Патент USA US3073719код для вставки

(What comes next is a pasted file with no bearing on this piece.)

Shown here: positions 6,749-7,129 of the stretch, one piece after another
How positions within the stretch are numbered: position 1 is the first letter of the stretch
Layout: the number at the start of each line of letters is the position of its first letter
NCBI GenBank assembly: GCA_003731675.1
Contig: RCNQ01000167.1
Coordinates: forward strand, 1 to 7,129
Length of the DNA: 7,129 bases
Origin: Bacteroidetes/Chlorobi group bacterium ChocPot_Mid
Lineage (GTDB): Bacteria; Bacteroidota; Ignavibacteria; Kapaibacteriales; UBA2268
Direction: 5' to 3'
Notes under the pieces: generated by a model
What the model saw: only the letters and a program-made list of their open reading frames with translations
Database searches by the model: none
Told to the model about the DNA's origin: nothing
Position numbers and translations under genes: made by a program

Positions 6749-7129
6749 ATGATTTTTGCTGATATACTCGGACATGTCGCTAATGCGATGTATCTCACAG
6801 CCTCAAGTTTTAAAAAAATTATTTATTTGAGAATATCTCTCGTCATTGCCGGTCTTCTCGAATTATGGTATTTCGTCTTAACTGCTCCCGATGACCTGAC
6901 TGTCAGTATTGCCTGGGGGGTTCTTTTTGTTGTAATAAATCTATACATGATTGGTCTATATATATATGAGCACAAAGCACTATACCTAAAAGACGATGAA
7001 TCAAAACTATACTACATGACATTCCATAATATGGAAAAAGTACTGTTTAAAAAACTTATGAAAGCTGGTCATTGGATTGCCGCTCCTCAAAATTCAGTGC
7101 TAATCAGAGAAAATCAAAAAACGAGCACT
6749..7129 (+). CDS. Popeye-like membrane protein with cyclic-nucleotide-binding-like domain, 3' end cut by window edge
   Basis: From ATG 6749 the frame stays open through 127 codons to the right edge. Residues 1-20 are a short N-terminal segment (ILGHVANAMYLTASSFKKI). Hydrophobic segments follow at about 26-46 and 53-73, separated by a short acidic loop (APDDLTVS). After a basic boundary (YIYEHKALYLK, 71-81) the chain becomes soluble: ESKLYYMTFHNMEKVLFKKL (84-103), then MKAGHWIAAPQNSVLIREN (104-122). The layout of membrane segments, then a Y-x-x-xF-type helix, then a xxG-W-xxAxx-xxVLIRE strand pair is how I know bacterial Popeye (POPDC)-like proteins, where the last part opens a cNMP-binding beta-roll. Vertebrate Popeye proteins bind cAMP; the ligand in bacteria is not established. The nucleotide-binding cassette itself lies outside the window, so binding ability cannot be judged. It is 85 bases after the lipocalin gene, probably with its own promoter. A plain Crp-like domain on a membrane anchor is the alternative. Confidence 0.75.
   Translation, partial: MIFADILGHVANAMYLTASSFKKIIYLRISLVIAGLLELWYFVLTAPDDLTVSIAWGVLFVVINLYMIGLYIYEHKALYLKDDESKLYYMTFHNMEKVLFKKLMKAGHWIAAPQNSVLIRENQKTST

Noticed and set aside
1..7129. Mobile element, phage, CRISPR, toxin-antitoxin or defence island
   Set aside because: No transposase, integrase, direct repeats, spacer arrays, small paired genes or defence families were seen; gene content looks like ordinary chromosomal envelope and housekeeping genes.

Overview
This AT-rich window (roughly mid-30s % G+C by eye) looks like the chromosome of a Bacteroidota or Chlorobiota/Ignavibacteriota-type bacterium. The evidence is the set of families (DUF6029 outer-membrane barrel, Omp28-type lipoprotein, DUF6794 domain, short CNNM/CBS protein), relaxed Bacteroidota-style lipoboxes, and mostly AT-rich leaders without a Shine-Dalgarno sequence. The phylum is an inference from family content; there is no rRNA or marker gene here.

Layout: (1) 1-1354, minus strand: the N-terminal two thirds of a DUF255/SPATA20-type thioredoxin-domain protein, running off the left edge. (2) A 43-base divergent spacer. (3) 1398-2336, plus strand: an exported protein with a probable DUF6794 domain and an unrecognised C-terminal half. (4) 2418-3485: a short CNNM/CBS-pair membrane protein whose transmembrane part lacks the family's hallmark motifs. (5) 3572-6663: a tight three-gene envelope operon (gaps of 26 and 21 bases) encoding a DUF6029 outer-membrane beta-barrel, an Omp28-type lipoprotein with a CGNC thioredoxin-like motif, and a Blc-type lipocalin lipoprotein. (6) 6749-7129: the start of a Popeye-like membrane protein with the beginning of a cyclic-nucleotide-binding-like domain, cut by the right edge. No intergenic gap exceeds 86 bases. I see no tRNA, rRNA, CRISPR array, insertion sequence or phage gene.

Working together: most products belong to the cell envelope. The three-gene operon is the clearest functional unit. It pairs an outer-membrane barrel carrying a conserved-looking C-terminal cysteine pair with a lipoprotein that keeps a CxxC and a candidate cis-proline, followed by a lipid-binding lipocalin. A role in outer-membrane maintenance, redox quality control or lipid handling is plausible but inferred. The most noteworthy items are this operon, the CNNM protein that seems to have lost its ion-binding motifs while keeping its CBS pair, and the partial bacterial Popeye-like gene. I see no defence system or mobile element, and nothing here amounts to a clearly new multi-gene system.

3,073,709 United States Patent O?ice Patented Jan. 15, 1963 1 3,073,709 CEMENT Evangelos C. Artemis, Glyfada, Greece N0 Drawing. Fiied Sept. 9, 1959, Ser. No. 838,825 13 Claims. (Cl. 106-421) 2 perature is permitted to exceed 1200“ C., there is then the danger of forming with the magnesite a pyro-chemical compound comprising various impurities, and the ‘over all properties are such that it then tends to become a kind of clinker or dead magnesia which is found to be suitable for the making of certain types of refractory bricks, but This invention relates to cements and more particularly pertains to a washable, water-proof type of cement and is a found to be undesirable for the making of the improved cement of this invention. This is the principal reason why continuation-in-part of my application Serial No. 523,101, it is preferable to maintain the temperature of this ?rst ?led July 19, 1955, now abandoned. 10 calcination at a value not exceeding 1200° C. It has been The known types of water-proof and washable cements found that the temperature of calcination may be steadily are known to have certain shortcomings, among which is maintained at about 1200° C. rather than being variable the fact that some are di?icult to manufacture, and others between 800° C. to 1200° C. In that event, the time of do not have the requisite properties particularly with re calcination may be made slightly less than one hour. In’ spect to their being water-proof under severe conditions 15 actual practice, the time and temperature required to of use. Another drawback of the prior art cements of obtain optimum results are dependent on several variables this general type is that when used as a coating over iron, and can best be obtained by experiment. oxidation of the iron results and the attendant expansion Upon removal from the furnace, the magnesium oxide when the iron is converted into iron oxide causes the ce is rapidly cooled, preferably by dipping it at once into 20 cold water which is free of excessive amounts of salts. ment coating to crack and peel off. With knowledge of these drawbacks of the prior art The dipping into water causes a well-known reaction to cements I have devised according to this invention an take place which results in the formation of magnesium improved Water-proof cement and ‘method for making hydroxide. .same, having unusual characteristics which will provide a mortar that completely resists any leakage even when sub in the water is maintained there for approximately 24 hours at which time it is removed from the water and ject to hydrostatic pressures of several atmospheres. Moreover, the characteristics of this improved cement are allowed to dry; Preferably the oxide upon being immersed ' The rapid cooling of the magnesium oxide which results such that it particularly lends itself to application to mate from immersing the magnesium oxide into the cooled rials containing iron without oxidizing the iron and with‘ water is an important part of the present process. The 30 out the normally resultant ?aking off of the cement coat rapid cooling or freezing brings about a molecular dis ing. order or rearrangement of the calcinated oxides of mag Described brie?y, the improved cement of this inven— tion comprises an admixture of two or more magnesium oxides which have been subjected to different treat ments so that although their essential ingredients are the same and they may be represented by the same chemical formula, nevertheless, the respective magnesium oxides have markedly different crystalline structures and there fore exhibit markedly different properties. In a preferred embodiment of this invention, the cement comprises not only these different oxides of magnesium, but also corn ‘prises a prescribed amount of serpentine and also a pre scribed amount of a heavy-bodied soap. The preferred method for obtaining the improved ce ment of this invention comprises the following steps: nesium. More speci?cally, throughout the ?rst calcina tion step described above, considerable energy is imparted to the moluecules so that they collide‘ with one another by palpitating rapidly and there is then a considerable de sorption of carbon dioxide. However, the rapid change of the substance from the hot state which it has in the furnace to the drastically cooler temperature of the cold water in which it is immersed instantly arrests the pulsat ing action of the molecules with each other so that they ‘fall into a random state of inactivity. If the material were permitted to cool slowly, a regular state of equilibrium would be established and the various crystals would then show a tendency to combine in a de?nite order. The tendency for the molecular disorder to occur as a result The starting material may comprise a magnesium car of the above-described freezing action is shown by the 'bonate such as magnesite and dolomite. The magnesium fact that the resulting product when pulverized into ?ne carbonate is ?rst broken up by any manner well-known particles takes on hydroxyl groups in the place of carbon in the art to particles of nut size. Following this, the mag dioxide. The disorder is further evidenced by a quite strik nesium carbonate is calcinated at a temperature suitably 50 ing resulting change in a physical characteristic of the 'high and for a time sufficiently long to cause carbon di magnesium oxide, i.e., an increase in its speci?c gravity oxide to be liberated. Preferably the calcination of the by 0.2. The magnesium oxide which is formed as a result rock takes place in a furnace under conditions where there of the above-described steps involving a ?rst calcination, will be a reduction of the material rather than an oxida will hereafter be known as a “primary treatment mag_ ‘tion since it has been found that, under these'circum stances, the material as it comes from the furnace exhibits nesium oxide.” To further carry out the method of this invention, a greater chemical activity. quantity of the primary treatment magnesium oxide after With respect to the above calcination of the starting drying is again calcinated in a furnace in the presence of material of this method, it has been found in numerous 60 a reducing atmosphere, and this time the material is al experiments that desirable results are obtained by placing lowed to remain in the furnace for approximately 45 the magnesite in a furnace which may be an electric fur minutes with a temperature which may vary over the nace in the presence of a reducing atmosphere and with an initial temperature of 800° centigrade. The material is same range as described above for the ?rst calcination, i.e., a temperature of approximately 1200” C. At the allowed to remain in the furnace for approximately one 65 end of this time, the magnesium oxide so treated, which hour and during this time the furnace temperature is will not be referred to as secondary treatment magnesium allowed to increase to approximately 1200° centigrade. oxide, is again quickly cooled but preferably this time by placing it in cool air which may be at ordinary room Further experiments have demonstrated that the tempera temperature. ' ' "ture may be permitted to exceed 1200° and may even be This secondary treatment magnesium oxide is by itself permitted to go as high as 1500° C. For the higher tem 70 an improved cement. ' Preferably,'however the improved peratures, i.e., those in excess of 1200", it is found that cement of this invention comprises portions of the, pri vthe time in the furnace must bereduced. When the tem 3,073,709 3 4 mary treatment magnesium oxide, the secondary treatment magnesium oxide, and serpentine of the general formula (H4Mg3Si2O9) and mixtures thereof. Although the pre— oxides and the serpentine combine in the disordered mole cular structure is dependent upon the particular properties that the primary and secondary treatment magnesium cise proportions used are not of especial signi?cance, it has, nevertheless, been found that a highly effective ce more speci?cally, the time and temperature of heating and ment composition may be formulated by mixing together the following proportions by weight of the various mate rials just mentioned: - Parts Primary treatment magnesium oxide _____________ __ 1 Secondary treatment magnesium oxide ____________ __ 2 Serpentine _ 3 oxides assume as a result of their manner of treatment; the quick freezing, especially by the immersion of the primary treatment magnesium oxide into cold water. The primary secondary treatment magnesium oxides have quite different properties and these properties are obtain 10 able by carrying out the above-described steps of heating and subsequent rapid cooling. As previously mentioned, To the above materials it has been found to be very desirable to add a relatively small quantity of a heavy bodied soap comprising either sodium oleate or oleic acid. More speci?cally, it has been found that a quantity of sodium oleate consisting of 0.5% of the total mixture by weight is desirable or, alternatively, when oleic acid is added instead of sodium oleate, then the desired quantity ‘has been found to be in the order of 0.2% of oleic acid. All of the above materials, i.e., the primary magnesium oxide, secondary treatment magnesium oxide, serpentine and sodium oleate or oleic acid, are after being together all powedered in order to pass through a 300-mesh screen. The resulting cement powder when mixed with and hardened, shows small surface stress, is water-proof, and exhibits a bright surface and furthermore presents the highly desirable characteristic of adhering to organic sur faces. Since it has a micro-crystalline texture, it may readily be plastered by means of brushes or atomizers, with a thickness of a as little as 1/2 millimeter. It can also be used as an inner cement and is not attacked by water. The addition of the sodium oleate or oleic acid, as described above, is particularly for the purpose of helping the cement to mix with other materials and for improving its water-proo?ng characteristics. As is well known, oleic acid when exposed to air absorbs oxygen in the amount of 20 times its own volume and this property enables the building up of a voluminous body of material. When the resulting cement is mixed with water, the sodium oleate, if this material is used, is split into sodium car bonate and aleic acid which later combines with the ser pentine and magnesium oxide to produce a type of mag nesium silicate emulsion having a colloidal nature which is eventually assimilated by the crystal lattice structure of that substance by decreasing the surface stress. The one outstanding difference in their physical characteristics is an increase in the speci?c gravity of the secondary treat ment magnesium oxide as compared to the primary treat— ment magnesium oxide. One other outstanding difference between the two is that the addition of water to the pri mary oxide is found to produce an exothermic reaction, whereas the addition of water to the secondary treatment magnesium oxide produce an endothermic reaction. One unusual characteristic of the cement produced ac cording to the method of this invention becomes apparent when it is used as a coating on iron-bearing material as, for example, on reinforcing rods used in structural con crete. Thus, it is well known that when iron is coated with concrete or Portland cement which is exposed to moisture and atmospheric air, severe corrosion results. The resulting iron oxide product undergoes anincrease in volume of more than two times so that there is a con— siderable pressure developed on any cement coating which might be applied to such iron. Because of this pressure, there is a bursting of the cement coating and a result ing destruction thereof. However, when iron is coated with a thin layer of the cement of the present invention, or when a small amount of this cement is added to ordinary concrete, this deleterious condition does not result. It is believed that this considerable improvement comes about _as a result of the movement of ions from the cement of this invention towards the iron so that a protective‘ ?lm is formed which prevents oxidation. In an attempt to develop data which might be explana tory of this remarkable improvement, tests were con ducted using the Poggendor? method, using an auxiliary calomel electrode. The following data resulted: Voltage Developed Volts Uncoated iron '+0.3885 Iron coated with ordinary cement _________ .. +0.3675 Iron coated with concrete containing 12% of use of either the oleic acid or the sodium oleate has the cement of this invention ____________ _.. —0.l895 the function also of forming a retaining means within the crystal structure of the cement which acts to prevent 50 The above striking results showing that the iron volt a definite system of crystallization within the cement dur ing the course of its formation. In this connection, it might be said that it has been found important not to use excessive amounts of the sodium oleate or oleic acid since it has been found that this tends to defeat the water age developed when measurements were taken by the Poggendortf method is drastically reduced when a small quantity of the cement of this invention is added to ordi nary cements. These results are believed to be attribut able to the molecular disorder of this substance in view of the special processing that it undergoes as described above. More speci?cally, the positive iron voltage nor mally present with no coating shows that the iron gives ions. When coated with ordinary concrete, the voltage when mixed with water in the normal use of the cement 60 is slightly reduced but not to any appreciable extent. and then again exposed to the air, becomes solid and in When the iron is coated with concrete to which there has soluble in water. When examined by microscope after been added a small quantity of the cement of this in its use, according to the method of this invention, the vention, the voltage is not only greatly reduced in ampli serpentine is found to possess biaxial crystals of the same tude but is of opposite polarity, indicating that the iron type which it normally has in its natural condition, and receives ions from its environment. An examination of the serpentine has the property of combining readily with the theory of disorder in crystal structure reveals that the both the primary and secondary treatment magnesium giving of ions to the iron must come about entirely as oxides. When thus combined, it changes from the mag a result of a disorder in the molecules of magnesium nesium bisilicate into an inde?nite formula of magnesium silicate. The serpentine combines by means of the hy 70 oxide in ,that'a free spaceis formed in the molecule. The overall result as evidenced by the above data is conclusive droxyls present in the special primary and secondary that use of the cement of this invention is highly advan treatment magnesium oxides to produce inde?nite crystal tageous in reducing the formation of iron oxide at the lattices. proo?ng properties of the resulting cement. With respect to the use of the serpentine in the mixture, this material is carefully powdered into a ?ne from before being added to the rest of the ingredients. This material It is to be emphasized that the manner in which the various primary and secondary treatment magnesium 75 interface between an iron-bearing material and concrete. Having described an improved cement and its method 3,073,709 6 5 ‘treatment magnesium-oxide and serpentine in the rela of manufacture as one speci?c embodiment of_this inven tion, it is to be understood that various adaptations, modi ?cations and later alterations may be made without de . tive proportions by weight of the total ‘ingredients of ap proximately one, two, and three parts, said primary treat ment magnesium oxide being formed by the calcination. of ‘parting in any manner from the spirit or scope of this invention. I claim: 1. The process of making an ingredient foriuse in a cement having a reduced corrosive effect on iron~bearing reinforcing elements in contact therewith, said process comprising the steps of: calcinating magnesium carbonate magnesium carbonate at a temperature in the range of 800 to 1200" C. for a period of approximately one hour followed by immediate immersion thereafter in cold water to effect a rapid freezing of the product of 10 said calcination, said secondary treatment magnesium oxide being formed by again calcinating a portion of at a temperature in the range of 800° C. to 1200" C. fora said primary treatment magnesium oxide in a reducing .period of approximately one hour, immersing the calcinat ed product immediately thereafter in cold water to effect ‘atmosphere at substantially the same temperature as said a quick freezing, drying the frozen product, again cal cinating the frozen product in a reducing atmosphere ?rst calcination but for a period of only approximately 45 minutes followed by quick cooling of the product of said calcination but for a time approximately 45 minutes, cooling the product of the second calcination in air to second calcination ‘in air. v6. The process of making a cement comprising the steps of calcinating magnesium carbonate at a tempera ture of approximately 1200° C. for a time of approxi thereby form the desired product. mately one hour, freezing the calcinated product by im 2. The process of making a cement comprising the steps of calcinating magnesium carbonate at a tempera ture range of 800° C. to 1200° C. for a period of approxi mately one hour followed by direct immersion in cold water to thereby form a primary treatment magnesium mersion in cold water immediately after calcination, again calcinating the cooled product of said ?rst calcina~ over substantially the same temperature range as the first oxide, drying the primary treatment magnesium oxide, again calcinating the dried primary treatment magnesi um oxide in a reducing atmosphere over substantially the same temperature range as the ?rst calcination but for a time of approximately 45 minutes, cooling the product of the second calcination in air, intimately mixing said pri rnary and secondary treatment magnesium oxides in the tion over substantially the same temperature range as the ?rst calcination but in a reducing atmosphere, and quickly cooling the product of the second calcination 25 step to form a cement having hydraulic properties. 7. The method of making a water-proof cement com prising primary treatment and secondary treatment mag nesium oxides wherein said primary treatment magne sium oxide is formed by calcinating magnesium car bonate at a temperature varying from an initial value of 800° C. to 1200° C. during a calcinating time of ap proximately one hour and wherein the calcinated prod of one and two parts respectively. uct is immersed in cold water directly after said calci 3. The process of making a cement comprising the nation, and wherein said secondary treatment magnesium steps of calcinating magnesium carbonate at a tempera 35 oxide is formed and again calcinating said primary treat ture varying from an initial value of 800° C. to a ?nal ment magnesium oxide in a reducing atmosphere over temperature of 1200" C. over a time interval of approxi said same temperature range but for a time interval of mately one hour followed by direct immersion in cold approximately 45 minutes followed by a quick cooling water to thereby form a primary treatment magnesium in air of the product of said second calcinating step, and oxide, mixing a portion of said primary treatment mag 40 thoroughly mixing together approximately one portion nesium oxide with a portion of secondary treatment mag of said primary treatment magnesium oxide with approxi nesium oxide formed by a second calcination of said mately two portions of said secondary treatment magne primary treatment magnesium oxide in a reducing at sium oxide and with approximately three portions of ser mosphere where said second calcination occurs over sub pentine, each of said portions being by weight of the total stantially the same temperature range as the ?rst cal 45 ingredients. cination but for a time of approximately 45 minutes and 18. The process of making a cement comprising the wherein the product of said second calcination is quickly steps of calcinating magnesium carbonate at a temperature approximate relative proportions by weight of the total cooled in air, mixing the combination of said primary varying from an initial value of 800° to 1200" C. for a and secondary treatment oxides and also serpentine in the time interval of approximately one hour followed by approximate relative proportions by weight of the total of 50 direct immersion in cold water to thereby form a primary approximately one, two and three parts respectively, and treatment magnesium oxide, mixing a portion of said adding to the above ingredients approximately 0.5% by primary treatment magnesium oxide with a portion of weight of the total ingredients of sodium oleate. secondary treatment magnesium oxide formed by a sec 4. The process of making a cement comprising the ond calcination of said primary treatment magnesium steps of calcinating magnesium carbonate at a tempera 55 oxide in a reducing atmosphere with said second calci ture varying from an initial value of 800° C. to a ?nal temperature of 1200° C. over a time interval of approxi- . nation occurring over the same temperature range as the ?rst calcination but for a time of approximately 45 min mately one hour followed by direct immersion in cold utes and wherein the product of said second calcinating step is quickly cooled in air, and mixing the combination oxide, mixing a portion of said primary treatment mag 60 of said primary and secondary treatment oxides and also nesium oxide with a portion of secondary treatment mag serpentine in the relative proportions by weight of the nesium oxide formed by a second calcination of said total of approximately one, two, and three parts respec primary treatment magnesium oxide where said second tively. calcination occurs in a reducing atmosphere over sub 9. A water-proof cement consisting by weight of sub water to thereby form a primary treatment magnesium stantially the same temperature range as the ?rst cal 65 stantially one part of a primary treatment magnesium cination but for a time of approximately 45 minutes and oxide, two parts of a secondary treatment magnesium wherein the product of said second calcination is quickly oxide and three parts of serpentine, said primary treat cooled in air, mixing the combination of said primary ment magnesium oxide being formed by the calcination and secondary treatment oxides and also serpentine in the of magnesium carbonate at a temperature not exceeding approximate relative proportions by weight of the total 70 12-00“ C. for a time interval of approximately one hour of approximately one, two and three parts respectively, followed by direct immersion in water to effect a quick and adding to the above ingredients 0.2% by weight of freezing, said secondary treatment magnesium oxide being the total ingredients of oleic acid. formed by a second calcination of said primary treatment 5. A waterproof cement consisting substantially only magnesium oxide in a reducing atmosphere at a tempera of a primary treatment magnesium oxide, a secondary 75 ture not exceeding 1200° C. and for a time of approxi v8 p 12. The product as de?ned in claim 5 to which is added _ 0.2% by weight of oleic acid. 13. The product as de?ned in claim 5 wherein all the ingredients are ground ?nely so as to pass through a 300 mately 45 minutes followed by air cooling of the product of said second calcination. 10. A water-proof cement consisting substantially of a secondary treatment magnesium oxide formed by the steps of ?rst calcinating magnesium carbonate at a tem per-ature not exceeding 1200° C. for a period of approxi . 5 mately one hour to form a primary treatment magnesium mesh screen. References Cited in the ?le of this patent oxide immersing the product of said calcination in cold UNITED STATES PATENTS Water to e?ect a rapid freezing, again calcinating the product of said ?rst calcination in a reducing atmosphere at a temperature again not exceeding 1200° C. for a 10 " 785,841 Turner ____________ __ Mar. 28, 1905 period of approximately 45 minutes, and quickly cooling 1,532,500 Kilbourn ____________ __ Apr. 7, 1925 the product of said second calcination in air. 1,881,283 Lukeus ______________ __ Oct. 4, 1932 11. The product as de?ned in claim 5 to which is added 2,423,839 McGarvey __________ __ July 15, 1947 sodium oleate consisting of 0.5% of the total mixture by 2,658,814 Woodward ____________ __ Nov. 10, 1953 weight.